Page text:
I am happy to announce the opening of Eloquentia Perfecta: Persuasion and Performance in Jesuit Schools – an exhibition of rare books co-curated by Paul Lynch, Associate Professor of English, and myself. We will be holding an opening reception featuring a curator’s talk by Dr. Lynch entitled, “Perfect Eloquence: Reclaiming the Jesuit Tradition for the 21st Century,” in the Pius XII Memorial Library second floor gallery on Friday, September 5, at 3:00 p.m. The rare books will be on display one floor above, in the Archives and Rare Books Reading Room (Pius 307).

The exhibition explores the Jesuit emphasis on rhetoric in education during the period before the suppression of the Society of Jesus (1773). It traces this theme from the foundational texts of the Ratio Studiorum and Constitutiones, through early writings of Borgia, Suarez, and Perpiña, and onward into the prolific output of Jesuit teachers of rhetoric throughout Europe. It looks backward at the strongest classical influences on Jesuit educational theory and practice. And it shows how the staging of dramatic works, ballets, operas, and orations were important tools used in Jesuit schools for the formation of their pupils.

The exhibition is free and open to the public, and will be on display during regular library hours through July 2015.

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Students in the Stacks: The Spanish Language in Transition

Welcome to “Students in the Stacks,” a new series of posts in which students working in Special Collections write about the finds they just can’t keep to themselves. The first post in this series is by Claire Peterson, a freshman double-major in Spanish and English in the College of Arts and Sciences and a student assistant to Rare Books Librarian Jennifer Lowe.

•     •     •     •     •     •     •     •     •     •     •     •     •     •     •     •     •     •     •     •     •     •     •     •     •     •     •     •     •     •     •     •     •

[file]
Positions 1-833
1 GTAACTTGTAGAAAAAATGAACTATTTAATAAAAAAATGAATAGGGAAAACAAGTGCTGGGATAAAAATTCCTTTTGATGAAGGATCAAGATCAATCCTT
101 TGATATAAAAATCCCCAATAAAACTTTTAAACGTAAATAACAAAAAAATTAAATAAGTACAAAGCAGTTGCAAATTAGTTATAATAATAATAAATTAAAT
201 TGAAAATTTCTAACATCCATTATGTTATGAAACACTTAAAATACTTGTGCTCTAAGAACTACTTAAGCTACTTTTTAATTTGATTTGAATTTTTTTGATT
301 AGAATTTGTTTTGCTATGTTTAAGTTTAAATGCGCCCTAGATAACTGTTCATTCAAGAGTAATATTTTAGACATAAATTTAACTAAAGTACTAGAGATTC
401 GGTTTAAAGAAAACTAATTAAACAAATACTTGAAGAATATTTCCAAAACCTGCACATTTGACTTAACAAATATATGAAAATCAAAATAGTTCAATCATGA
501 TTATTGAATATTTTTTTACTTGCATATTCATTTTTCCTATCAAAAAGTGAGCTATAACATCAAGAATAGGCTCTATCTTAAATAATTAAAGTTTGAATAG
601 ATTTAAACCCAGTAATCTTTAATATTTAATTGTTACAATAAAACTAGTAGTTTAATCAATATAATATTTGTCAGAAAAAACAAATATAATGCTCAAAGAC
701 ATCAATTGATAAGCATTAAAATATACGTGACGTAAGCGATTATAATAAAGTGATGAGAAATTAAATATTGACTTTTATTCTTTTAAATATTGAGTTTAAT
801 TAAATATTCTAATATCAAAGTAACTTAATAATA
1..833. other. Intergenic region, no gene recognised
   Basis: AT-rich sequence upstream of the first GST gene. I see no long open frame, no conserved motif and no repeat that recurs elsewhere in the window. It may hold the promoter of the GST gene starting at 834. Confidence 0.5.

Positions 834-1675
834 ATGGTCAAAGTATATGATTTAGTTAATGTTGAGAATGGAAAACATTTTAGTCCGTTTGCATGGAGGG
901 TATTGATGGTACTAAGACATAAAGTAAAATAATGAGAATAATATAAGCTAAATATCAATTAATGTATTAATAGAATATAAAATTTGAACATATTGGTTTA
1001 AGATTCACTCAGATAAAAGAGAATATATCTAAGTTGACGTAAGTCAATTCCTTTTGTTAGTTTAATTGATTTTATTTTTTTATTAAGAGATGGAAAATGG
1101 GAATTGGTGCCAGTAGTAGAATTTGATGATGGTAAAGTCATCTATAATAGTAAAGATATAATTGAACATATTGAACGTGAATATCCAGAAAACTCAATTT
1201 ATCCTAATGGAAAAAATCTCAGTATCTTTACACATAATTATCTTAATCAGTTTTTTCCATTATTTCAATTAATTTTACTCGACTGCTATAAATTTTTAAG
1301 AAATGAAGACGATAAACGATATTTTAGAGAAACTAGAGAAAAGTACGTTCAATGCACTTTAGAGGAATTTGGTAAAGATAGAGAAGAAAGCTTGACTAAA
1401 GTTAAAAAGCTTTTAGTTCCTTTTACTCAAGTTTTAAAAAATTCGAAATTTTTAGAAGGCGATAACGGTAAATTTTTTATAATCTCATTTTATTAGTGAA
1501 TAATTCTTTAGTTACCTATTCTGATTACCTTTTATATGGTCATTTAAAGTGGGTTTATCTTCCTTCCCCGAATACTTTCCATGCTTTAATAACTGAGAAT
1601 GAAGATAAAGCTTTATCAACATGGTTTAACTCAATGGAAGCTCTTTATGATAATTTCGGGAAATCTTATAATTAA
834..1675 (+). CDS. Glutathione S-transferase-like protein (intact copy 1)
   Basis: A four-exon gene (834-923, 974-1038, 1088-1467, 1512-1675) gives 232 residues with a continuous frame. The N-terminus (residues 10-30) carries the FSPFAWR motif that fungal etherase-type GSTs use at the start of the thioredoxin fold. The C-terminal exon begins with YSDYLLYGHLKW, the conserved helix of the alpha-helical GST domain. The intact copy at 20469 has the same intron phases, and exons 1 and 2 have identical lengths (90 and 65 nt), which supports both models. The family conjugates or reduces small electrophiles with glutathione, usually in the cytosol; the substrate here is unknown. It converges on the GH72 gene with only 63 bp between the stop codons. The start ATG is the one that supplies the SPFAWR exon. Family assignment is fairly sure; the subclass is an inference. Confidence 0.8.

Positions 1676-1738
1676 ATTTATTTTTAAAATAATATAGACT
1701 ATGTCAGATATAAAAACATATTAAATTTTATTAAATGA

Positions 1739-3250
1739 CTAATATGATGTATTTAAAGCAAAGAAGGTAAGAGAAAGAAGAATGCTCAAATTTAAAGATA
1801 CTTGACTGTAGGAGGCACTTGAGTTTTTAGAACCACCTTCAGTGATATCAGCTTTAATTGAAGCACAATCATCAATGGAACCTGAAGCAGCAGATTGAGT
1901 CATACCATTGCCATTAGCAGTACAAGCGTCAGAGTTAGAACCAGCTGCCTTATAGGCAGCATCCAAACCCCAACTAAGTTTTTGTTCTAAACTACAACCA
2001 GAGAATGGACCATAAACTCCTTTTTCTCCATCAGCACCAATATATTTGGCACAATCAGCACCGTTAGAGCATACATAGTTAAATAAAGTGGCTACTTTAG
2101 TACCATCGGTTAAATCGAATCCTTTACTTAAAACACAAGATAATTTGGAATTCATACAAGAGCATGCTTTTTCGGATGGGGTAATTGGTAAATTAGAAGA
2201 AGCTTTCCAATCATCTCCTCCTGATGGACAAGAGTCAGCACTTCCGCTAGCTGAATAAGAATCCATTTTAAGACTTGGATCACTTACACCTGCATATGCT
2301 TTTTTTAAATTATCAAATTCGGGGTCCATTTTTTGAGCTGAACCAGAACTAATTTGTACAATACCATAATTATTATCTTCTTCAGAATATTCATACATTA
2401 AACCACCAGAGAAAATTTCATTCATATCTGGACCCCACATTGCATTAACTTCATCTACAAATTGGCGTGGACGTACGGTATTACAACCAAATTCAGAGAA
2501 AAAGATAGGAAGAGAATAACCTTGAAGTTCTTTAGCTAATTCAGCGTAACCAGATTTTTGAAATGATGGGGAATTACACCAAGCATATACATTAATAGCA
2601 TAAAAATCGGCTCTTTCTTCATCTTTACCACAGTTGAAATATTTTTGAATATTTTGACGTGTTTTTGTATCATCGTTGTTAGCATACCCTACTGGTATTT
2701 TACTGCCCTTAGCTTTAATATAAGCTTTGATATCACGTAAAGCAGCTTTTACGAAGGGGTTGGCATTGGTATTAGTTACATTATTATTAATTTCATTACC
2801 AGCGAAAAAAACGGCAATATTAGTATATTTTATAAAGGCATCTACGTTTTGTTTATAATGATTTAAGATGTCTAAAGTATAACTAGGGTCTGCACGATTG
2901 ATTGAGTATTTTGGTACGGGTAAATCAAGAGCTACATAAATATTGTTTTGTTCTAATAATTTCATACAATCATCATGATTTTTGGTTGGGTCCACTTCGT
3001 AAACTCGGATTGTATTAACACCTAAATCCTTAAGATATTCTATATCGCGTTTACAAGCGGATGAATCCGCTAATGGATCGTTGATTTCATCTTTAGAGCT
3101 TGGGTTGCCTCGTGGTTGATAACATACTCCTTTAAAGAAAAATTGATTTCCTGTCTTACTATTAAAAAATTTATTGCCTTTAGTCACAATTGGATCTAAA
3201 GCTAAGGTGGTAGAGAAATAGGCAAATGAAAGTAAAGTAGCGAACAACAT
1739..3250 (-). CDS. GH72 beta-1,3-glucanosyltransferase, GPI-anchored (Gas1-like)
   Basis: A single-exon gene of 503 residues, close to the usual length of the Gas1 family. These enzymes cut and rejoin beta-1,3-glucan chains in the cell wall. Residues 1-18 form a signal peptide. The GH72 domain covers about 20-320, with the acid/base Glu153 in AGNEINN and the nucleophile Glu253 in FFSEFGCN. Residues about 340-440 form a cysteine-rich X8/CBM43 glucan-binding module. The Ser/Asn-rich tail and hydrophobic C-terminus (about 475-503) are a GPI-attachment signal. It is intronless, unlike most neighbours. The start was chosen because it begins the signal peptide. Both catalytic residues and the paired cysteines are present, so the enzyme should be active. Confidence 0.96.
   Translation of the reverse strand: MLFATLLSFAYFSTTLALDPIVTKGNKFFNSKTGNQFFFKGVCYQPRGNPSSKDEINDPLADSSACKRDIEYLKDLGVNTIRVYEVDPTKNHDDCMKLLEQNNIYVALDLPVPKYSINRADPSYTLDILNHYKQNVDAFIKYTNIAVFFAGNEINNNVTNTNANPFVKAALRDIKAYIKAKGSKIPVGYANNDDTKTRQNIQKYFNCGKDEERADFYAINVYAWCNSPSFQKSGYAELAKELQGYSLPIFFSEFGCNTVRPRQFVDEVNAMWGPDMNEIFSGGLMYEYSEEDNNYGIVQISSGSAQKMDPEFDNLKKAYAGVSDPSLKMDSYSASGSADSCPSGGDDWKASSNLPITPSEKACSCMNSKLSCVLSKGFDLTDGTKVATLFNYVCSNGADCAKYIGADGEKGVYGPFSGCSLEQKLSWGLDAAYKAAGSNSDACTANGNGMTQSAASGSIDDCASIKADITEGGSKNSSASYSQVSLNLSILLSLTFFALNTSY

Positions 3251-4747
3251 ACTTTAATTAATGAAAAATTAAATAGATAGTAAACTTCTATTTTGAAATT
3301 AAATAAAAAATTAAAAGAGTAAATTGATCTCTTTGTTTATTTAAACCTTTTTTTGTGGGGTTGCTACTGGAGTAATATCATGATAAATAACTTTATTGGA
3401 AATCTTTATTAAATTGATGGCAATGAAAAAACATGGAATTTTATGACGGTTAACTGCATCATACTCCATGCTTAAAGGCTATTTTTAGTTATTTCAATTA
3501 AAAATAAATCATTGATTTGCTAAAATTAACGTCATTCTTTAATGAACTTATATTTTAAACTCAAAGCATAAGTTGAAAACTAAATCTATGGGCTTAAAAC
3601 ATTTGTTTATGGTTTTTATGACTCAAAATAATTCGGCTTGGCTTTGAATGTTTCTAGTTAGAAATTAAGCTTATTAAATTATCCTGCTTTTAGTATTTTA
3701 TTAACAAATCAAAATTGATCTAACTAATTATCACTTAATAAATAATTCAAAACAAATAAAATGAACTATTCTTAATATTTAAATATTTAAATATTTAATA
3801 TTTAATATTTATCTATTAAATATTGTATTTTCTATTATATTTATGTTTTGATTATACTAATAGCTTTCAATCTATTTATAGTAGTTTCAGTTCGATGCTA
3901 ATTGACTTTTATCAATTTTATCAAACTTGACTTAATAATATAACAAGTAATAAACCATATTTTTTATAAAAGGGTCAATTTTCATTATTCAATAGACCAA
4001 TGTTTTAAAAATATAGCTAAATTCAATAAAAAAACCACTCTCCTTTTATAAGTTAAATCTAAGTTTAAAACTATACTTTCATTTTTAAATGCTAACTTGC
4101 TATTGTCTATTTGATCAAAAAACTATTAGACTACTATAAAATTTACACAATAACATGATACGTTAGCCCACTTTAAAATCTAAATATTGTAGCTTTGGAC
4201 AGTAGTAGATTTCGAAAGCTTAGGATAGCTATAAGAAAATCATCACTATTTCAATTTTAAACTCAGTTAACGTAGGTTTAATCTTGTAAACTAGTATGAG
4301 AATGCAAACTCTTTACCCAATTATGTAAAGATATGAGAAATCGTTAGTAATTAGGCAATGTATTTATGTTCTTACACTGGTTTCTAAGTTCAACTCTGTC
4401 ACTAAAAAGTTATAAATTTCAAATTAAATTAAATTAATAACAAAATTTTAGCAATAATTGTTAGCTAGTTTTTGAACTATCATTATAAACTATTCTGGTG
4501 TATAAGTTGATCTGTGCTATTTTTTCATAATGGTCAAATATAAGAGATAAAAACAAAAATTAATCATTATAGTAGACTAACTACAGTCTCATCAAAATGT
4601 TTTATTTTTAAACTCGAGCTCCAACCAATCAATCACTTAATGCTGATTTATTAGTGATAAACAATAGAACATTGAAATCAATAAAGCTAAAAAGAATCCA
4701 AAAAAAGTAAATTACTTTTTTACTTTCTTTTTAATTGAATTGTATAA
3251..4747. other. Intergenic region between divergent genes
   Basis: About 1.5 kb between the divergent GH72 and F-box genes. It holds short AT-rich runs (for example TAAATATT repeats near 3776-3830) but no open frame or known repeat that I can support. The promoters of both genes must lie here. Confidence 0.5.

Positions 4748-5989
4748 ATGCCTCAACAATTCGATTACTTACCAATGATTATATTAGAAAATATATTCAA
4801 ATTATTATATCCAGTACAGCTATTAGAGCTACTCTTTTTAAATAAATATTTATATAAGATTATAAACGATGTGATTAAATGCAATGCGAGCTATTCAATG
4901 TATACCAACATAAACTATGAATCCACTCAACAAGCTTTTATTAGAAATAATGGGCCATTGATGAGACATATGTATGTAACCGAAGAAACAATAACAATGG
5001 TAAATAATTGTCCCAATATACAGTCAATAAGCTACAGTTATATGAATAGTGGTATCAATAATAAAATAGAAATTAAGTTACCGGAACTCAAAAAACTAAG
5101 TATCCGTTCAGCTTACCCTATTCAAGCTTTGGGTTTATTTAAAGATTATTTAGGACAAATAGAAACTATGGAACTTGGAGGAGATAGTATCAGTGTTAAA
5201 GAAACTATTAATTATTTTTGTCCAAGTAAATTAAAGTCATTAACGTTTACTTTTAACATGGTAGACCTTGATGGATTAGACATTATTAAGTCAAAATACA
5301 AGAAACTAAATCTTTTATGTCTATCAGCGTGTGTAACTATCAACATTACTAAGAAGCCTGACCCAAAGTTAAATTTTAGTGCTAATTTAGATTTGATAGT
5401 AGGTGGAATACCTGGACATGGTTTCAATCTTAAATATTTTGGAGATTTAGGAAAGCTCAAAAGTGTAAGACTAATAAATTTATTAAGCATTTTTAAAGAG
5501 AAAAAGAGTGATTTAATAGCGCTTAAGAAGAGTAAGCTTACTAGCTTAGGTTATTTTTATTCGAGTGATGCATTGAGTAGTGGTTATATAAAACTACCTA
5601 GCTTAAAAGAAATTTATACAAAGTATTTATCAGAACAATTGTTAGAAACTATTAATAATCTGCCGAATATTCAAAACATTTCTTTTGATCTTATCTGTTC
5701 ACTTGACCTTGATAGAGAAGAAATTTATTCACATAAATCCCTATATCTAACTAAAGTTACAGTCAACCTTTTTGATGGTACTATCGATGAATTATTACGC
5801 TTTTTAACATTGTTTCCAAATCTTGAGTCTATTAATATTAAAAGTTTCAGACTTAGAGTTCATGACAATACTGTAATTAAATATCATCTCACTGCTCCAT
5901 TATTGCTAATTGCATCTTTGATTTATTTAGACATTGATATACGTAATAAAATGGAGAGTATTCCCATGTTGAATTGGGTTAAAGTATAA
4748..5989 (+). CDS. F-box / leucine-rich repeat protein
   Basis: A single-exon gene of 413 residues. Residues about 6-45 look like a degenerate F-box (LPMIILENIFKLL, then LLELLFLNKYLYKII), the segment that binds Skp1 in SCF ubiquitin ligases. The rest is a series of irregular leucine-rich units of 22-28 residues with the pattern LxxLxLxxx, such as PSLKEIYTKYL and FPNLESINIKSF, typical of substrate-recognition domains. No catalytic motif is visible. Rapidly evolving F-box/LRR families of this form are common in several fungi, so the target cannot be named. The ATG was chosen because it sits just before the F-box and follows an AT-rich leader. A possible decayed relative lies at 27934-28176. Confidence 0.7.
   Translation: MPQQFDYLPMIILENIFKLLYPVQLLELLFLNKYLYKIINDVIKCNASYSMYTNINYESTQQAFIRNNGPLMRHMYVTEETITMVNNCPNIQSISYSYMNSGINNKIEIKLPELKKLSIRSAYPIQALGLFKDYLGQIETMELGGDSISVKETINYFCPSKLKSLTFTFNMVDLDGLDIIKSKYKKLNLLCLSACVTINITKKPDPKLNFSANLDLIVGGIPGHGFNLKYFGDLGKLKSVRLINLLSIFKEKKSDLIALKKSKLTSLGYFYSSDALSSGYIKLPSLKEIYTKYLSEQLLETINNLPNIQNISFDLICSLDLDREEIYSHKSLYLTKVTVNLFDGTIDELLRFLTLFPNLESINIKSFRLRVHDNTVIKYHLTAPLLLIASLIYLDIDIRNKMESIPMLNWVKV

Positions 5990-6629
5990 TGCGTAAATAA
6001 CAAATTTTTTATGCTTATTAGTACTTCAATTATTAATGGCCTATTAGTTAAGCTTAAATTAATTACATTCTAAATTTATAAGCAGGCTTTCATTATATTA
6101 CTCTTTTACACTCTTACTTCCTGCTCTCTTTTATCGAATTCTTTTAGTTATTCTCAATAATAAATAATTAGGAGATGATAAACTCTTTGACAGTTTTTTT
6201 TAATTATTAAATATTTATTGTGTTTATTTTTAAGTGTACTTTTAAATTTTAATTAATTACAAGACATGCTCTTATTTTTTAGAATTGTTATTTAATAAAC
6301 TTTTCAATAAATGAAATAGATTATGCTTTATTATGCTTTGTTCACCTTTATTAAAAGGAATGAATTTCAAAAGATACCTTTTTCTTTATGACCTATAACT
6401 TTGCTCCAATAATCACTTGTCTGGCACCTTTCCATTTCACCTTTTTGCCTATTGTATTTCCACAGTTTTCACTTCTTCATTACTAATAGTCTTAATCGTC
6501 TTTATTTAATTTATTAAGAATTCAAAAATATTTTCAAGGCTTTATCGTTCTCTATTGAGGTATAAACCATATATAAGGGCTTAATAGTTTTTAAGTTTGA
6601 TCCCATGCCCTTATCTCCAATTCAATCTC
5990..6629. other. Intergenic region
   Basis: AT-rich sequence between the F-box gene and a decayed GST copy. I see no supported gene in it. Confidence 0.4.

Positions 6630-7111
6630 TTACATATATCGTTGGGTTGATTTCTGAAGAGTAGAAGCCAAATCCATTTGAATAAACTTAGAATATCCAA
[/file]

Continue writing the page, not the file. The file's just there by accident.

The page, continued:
Diccionario-TP-web

Title page of the dictionary

The first books to capture my attention were early versions of texts familiar to any language student, a dictionary and a grammar. Two volumes in particular, Diccionario de la lengua castellana (1791) and Gramática de la lengua castellana (1796), interested me not only because they were both published by the Real Academia Español, an organization regarded as the authority on the Spanish language, but also because they are 200-year-old precursors of the reference books I use on a daily basis.

Gramatica-TP-web

Title page of the grammar

As antiquarian books, they look very different from my modern textbooks. They are bound in leather with gold-tooled spines and marbled endpapers, printed on handmade laid paper, and were produced at the end of the hand press period in the late 18th century, before industrialization changed bookmaking. A little research revealed that the Gramática is bound in “marbled calf,” and the Diccionario in “tree calf,” both patterns created by the application of acid on the leather. Books bound in marbled calf have random swirling patterns, and tree calf bindings have patterns resembling a tree trunk and branches.

Gramatica-binding-web

The lovely patterns of marbled calf

My examination of the texts themselves revealed some surprising features. In the grammar, I found a remarkable degree of similarity between this work from 1796 and my own Spanish textbooks. Although the orthography of the language has changed considerably, the minimal adjustments made to Spanish grammar make the Gramática useful still in teaching the rules of the language. The grammar’s paradigms and methods of explanation, complete with a student’s absentminded scribblings, look very familiar two centuries later.

Gramatica-annotated-page-web

Si, si, student scribblings!